Millions of people with disabilities in developing countries across the globe are in need of wheelchairs. However, a wheelchair simply isn’t effective if it does not work for a person. Enter the LETU Wheels team – LeTourneau students researching wheelchair function for people with disabilities in low income settings. Our goal at Wheels is to improve the lives of people with disabilities by providing feedback to wheelchair manufacturers specializing in low resource settings. We do this through field studies in Kenya as well as studies here on campus.
Trip Dates: May 9-31
2017-2018 WHEELS Team Members:
Heather Bane - Senior - Psychology
I joined Wheels because it is an opportunity to help solve a problem that, unlike many, is one that can be solved. It's the perfect marriage between science and ministry.
Joseph Bowen - Freshman - Biomedical Engineering
I’m excited to be on the Wheels team to do research and see how I can use the skills God has given me to benefit others.
Bridey Davis - Junior - Kinesiology
As a student working towards becoming an Occupational Therapist I am drawn toward sharing Christ’s love by meeting the practical, physical needs of people. Wheels has shown me how to do that.
Allison Hilbig - Senior - Computer Science & Engineering
I am interested in helping with the software behind data collection, working to write and troubleshoot programs with real world impact and knowing they are being used to help people.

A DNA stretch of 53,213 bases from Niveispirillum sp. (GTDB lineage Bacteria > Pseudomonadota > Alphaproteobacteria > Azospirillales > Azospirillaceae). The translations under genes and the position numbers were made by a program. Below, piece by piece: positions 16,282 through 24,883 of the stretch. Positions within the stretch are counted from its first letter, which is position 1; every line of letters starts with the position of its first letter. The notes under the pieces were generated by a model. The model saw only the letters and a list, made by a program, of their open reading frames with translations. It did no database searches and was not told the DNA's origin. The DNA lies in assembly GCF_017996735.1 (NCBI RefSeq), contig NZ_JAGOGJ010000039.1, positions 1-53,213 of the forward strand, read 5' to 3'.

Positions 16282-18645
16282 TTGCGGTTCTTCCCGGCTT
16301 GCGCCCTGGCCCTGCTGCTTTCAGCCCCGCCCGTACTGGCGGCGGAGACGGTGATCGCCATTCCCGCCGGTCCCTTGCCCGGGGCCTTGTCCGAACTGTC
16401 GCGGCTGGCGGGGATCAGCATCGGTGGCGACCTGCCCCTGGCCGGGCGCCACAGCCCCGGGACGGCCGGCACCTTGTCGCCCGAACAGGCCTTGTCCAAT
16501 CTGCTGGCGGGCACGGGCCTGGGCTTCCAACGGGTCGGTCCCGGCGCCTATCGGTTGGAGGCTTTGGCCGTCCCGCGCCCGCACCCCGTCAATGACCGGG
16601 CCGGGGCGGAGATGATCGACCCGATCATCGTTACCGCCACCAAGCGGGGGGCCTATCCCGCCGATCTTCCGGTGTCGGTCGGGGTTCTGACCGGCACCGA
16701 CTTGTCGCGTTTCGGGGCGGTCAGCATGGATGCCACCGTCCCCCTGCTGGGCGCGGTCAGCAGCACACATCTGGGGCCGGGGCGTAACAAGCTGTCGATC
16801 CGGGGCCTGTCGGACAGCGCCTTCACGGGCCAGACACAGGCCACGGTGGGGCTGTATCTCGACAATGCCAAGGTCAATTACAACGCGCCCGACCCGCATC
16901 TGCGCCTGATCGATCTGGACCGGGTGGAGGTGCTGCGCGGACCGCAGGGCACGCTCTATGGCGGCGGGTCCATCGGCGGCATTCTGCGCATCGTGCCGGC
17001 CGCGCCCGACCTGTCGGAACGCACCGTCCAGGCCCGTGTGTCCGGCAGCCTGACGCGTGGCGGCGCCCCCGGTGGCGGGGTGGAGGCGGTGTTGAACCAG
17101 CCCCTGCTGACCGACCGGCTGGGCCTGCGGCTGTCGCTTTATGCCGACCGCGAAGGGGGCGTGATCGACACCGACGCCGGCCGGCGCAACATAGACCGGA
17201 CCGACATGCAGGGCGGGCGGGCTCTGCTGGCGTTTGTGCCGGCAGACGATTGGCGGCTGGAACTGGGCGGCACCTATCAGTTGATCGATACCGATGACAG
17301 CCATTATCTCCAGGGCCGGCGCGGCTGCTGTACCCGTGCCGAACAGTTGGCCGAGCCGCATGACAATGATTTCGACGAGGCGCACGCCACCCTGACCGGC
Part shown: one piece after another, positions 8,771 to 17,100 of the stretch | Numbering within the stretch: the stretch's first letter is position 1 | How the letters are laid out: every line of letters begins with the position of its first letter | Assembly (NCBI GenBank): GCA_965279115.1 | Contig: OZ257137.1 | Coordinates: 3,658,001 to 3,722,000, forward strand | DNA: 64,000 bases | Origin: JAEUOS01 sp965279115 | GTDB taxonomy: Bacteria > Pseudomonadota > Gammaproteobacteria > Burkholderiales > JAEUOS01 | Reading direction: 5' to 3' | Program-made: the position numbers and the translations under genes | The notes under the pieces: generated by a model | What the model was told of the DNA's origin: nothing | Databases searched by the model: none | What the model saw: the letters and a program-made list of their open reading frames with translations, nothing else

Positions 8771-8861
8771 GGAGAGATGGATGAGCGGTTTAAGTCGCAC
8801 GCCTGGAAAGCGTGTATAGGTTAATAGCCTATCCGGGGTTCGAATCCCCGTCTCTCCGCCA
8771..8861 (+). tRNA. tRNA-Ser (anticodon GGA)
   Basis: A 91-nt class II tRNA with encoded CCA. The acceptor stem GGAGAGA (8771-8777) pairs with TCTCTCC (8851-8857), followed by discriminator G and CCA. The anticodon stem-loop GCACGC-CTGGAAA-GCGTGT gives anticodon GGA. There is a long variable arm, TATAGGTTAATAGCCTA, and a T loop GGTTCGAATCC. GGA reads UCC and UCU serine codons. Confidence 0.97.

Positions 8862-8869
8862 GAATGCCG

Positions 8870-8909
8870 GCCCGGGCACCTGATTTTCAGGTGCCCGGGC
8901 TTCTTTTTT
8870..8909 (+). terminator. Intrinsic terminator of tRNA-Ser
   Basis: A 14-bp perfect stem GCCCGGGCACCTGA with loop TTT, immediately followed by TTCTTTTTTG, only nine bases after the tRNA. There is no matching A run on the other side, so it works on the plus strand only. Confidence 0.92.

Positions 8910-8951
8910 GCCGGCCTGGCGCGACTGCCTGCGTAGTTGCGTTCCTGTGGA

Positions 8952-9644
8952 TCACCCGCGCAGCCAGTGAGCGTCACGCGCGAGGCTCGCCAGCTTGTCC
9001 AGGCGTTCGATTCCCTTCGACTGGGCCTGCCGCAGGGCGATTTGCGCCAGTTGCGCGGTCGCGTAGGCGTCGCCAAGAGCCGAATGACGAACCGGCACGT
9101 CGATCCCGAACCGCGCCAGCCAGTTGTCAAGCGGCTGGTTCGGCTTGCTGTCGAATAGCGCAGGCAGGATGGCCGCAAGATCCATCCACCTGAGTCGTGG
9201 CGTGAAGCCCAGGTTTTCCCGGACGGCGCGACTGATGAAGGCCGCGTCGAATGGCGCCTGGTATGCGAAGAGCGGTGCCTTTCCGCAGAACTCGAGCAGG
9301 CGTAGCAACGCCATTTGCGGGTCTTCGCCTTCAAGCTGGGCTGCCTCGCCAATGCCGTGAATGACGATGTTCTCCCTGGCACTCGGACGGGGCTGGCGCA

Carissa Zwerg - Freshman - Biomedical Engineering
I have such a heart for improving the lives of people around the world, and want to see my studies impact the less fortunate in any way that they can.
Karen Rispin - Associate Professor - Biology
I love seeing LeTourneau students make a difference in lives through our wheelchair research.
Vicki Sheafer - Professor - Psychology
The Wheels project is a way to use my training in psychological methods and statistics to glorify the Lord and advance the work of His kingdom.
Edward Hamilton - Professor - Physics
My research is a great opportunity to show students that hte physcial sciences aren't just a log of boring textbook problems, but can help address immediate human needs.